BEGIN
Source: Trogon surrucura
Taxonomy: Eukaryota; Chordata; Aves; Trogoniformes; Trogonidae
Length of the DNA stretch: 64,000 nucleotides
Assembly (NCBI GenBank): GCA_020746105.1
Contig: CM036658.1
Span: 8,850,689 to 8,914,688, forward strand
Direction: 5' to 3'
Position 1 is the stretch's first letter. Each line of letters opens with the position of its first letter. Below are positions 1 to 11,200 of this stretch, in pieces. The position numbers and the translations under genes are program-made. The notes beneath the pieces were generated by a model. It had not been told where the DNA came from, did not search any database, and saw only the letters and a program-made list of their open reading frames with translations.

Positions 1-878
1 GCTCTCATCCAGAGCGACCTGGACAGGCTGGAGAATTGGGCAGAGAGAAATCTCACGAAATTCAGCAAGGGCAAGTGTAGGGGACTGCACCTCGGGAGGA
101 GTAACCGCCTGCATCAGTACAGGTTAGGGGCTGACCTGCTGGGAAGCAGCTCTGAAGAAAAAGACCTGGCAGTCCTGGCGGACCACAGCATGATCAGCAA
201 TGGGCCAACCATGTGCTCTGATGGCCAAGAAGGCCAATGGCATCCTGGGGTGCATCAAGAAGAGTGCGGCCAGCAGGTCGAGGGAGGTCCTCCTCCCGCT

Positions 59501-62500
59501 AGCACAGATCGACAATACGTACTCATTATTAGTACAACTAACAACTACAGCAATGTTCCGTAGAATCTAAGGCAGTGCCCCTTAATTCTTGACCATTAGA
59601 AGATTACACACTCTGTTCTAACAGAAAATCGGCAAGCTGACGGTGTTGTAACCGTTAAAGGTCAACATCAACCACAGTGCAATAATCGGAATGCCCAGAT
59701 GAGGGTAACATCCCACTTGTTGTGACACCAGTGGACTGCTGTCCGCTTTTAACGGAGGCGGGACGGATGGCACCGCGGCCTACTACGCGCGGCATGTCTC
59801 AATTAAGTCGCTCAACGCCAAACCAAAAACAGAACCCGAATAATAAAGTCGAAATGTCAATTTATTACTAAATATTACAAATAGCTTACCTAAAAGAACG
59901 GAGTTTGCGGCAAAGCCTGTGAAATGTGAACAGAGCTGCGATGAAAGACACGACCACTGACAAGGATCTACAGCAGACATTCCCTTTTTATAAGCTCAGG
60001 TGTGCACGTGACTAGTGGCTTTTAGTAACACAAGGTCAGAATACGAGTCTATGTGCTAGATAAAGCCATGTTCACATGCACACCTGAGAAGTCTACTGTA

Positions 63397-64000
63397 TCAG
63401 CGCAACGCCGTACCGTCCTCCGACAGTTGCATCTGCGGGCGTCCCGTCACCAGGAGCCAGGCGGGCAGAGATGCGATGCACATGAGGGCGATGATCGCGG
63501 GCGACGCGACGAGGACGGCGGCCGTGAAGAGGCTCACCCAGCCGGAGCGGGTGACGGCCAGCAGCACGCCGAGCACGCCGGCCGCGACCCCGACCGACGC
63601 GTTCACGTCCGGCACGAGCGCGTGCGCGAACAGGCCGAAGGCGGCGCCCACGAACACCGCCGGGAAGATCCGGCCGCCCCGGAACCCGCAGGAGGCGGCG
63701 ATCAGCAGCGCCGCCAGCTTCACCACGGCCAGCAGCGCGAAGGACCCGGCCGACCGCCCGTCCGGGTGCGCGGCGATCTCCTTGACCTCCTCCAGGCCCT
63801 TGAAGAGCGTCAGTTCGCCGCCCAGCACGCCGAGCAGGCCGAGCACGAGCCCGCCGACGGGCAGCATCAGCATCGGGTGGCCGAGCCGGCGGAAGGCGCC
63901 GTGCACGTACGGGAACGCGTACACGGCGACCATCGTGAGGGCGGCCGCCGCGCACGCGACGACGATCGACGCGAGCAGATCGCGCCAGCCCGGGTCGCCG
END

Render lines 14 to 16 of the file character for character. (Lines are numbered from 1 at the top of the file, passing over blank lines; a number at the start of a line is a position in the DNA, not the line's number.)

59501 AGCACAGATCGACAATACGTACTCATTATTAGTACAACTAACAACTACAGCAATGTTCCGTAGAATCTAAGGCAGTGCCCCTTAATTCTTGACCATTAGA
59601 AGATTACACACTCTGTTCTAACAGAAAATCGGCAAGCTGACGGTGTTGTAACCGTTAAAGGTCAACATCAACCACAGTGCAATAATCGGAATGCCCAGAT
59701 GAGGGTAACATCCCACTTGTTGTGACACCAGTGGACTGCTGTCCGCTTTTAACGGAGGCGGGACGGATGGCACCGCGGCCTACTACGCGCGGCATGTCTC